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Old 05-03-2011, 18:41   #31
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Re: Heedless venture to Antarctica

The forum members are entitled to their opinions as we must respect the opinions of others without the risk of being expelled. We must however refrain from abuse and bad language. The most important thing is that we have learnt something from this tragedy.
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Old 05-03-2011, 19:12   #32
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Re: Heedless venture to Antarctica

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Originally Posted by sinbad7 View Post
The forum members are entitled to their opinions as we must respect the opinions of others without the risk of being expelled. We must however refrain from abuse and bad language. The most important thing is that we have learnt something from this tragedy.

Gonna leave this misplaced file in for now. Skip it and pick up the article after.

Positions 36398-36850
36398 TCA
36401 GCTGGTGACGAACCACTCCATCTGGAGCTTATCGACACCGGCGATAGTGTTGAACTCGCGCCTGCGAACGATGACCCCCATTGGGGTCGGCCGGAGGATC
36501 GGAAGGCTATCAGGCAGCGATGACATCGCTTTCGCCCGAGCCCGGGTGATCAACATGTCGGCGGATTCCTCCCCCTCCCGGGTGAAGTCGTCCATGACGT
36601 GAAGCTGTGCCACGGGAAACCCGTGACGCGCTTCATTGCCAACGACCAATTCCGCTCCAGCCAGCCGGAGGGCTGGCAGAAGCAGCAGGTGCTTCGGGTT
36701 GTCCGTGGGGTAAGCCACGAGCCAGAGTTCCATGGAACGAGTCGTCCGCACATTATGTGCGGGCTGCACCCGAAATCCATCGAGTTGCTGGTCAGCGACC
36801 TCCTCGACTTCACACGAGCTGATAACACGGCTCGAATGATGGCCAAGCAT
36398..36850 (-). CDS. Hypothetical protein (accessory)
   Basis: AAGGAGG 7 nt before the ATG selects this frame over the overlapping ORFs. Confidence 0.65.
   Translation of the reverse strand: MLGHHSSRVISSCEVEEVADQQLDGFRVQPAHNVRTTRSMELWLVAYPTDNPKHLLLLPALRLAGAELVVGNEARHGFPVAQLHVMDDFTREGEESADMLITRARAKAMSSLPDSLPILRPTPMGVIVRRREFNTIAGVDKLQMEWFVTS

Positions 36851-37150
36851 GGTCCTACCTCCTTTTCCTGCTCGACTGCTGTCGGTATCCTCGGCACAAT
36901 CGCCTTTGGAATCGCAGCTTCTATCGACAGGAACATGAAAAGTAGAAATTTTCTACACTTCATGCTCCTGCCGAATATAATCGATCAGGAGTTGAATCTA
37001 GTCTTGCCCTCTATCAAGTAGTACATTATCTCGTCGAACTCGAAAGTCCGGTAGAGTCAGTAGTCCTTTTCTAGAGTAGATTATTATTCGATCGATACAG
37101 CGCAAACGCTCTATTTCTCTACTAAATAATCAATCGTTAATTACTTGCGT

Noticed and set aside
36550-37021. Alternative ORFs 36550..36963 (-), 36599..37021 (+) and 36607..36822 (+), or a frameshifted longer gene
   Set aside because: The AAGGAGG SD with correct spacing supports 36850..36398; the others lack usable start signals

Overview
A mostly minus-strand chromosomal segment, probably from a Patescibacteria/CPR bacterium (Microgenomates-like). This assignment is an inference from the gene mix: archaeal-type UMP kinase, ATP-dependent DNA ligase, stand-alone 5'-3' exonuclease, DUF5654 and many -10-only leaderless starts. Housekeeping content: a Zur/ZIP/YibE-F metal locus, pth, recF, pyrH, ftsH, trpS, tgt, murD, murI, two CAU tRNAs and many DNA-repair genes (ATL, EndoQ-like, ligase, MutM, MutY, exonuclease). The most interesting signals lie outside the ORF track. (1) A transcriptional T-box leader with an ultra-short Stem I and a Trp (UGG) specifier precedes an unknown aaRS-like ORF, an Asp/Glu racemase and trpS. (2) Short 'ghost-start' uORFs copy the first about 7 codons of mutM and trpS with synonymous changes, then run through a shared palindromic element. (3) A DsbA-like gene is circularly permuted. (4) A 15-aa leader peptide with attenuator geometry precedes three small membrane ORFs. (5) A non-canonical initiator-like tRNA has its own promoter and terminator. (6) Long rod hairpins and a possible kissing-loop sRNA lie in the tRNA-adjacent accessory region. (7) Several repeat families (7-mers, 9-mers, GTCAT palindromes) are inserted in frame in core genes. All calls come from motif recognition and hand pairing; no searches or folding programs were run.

Every opinion posted on this forum is based on the opiners judgement, or interpretation, of information supplied from other sources, or posters.
The moderators have the tough job of deciding if the expressed responce meets the guidelines as to whether or not the wording conveys a positive or negative contribution.
For example, I think we all applaud the efforts of the Sea Shepherd and crew in this incident. Yet their very existence in THEIR endeavour is considered criminal by many.
And there-in lies the problem IMHO (hmmm),where is the line to be drawn by, and on behalf of, an intelligent and mature group of adults.
The loss of any life unnecessarily is tragic, but we are told that how we deal with it, is what sets us apart in the animal kingdom.
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Old 05-03-2011, 19:18   #33
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Re: Heedless venture to Antarctica

I, for one, have found the various opinions interesting. I am currently reading "Crossing the Ditch" by James Castrission about how he and friend paddled their kayak from Australia to New Zealand, a journey of over 3,000 kilometres. Andrew McAuley had tried it solo in a smaller kayak and died close to the New Zealand coast. It would be a a much duller world if there was no adventure, on the other hand it would not be adventure if there were no risk and when there is risk, not all stories have happy endings.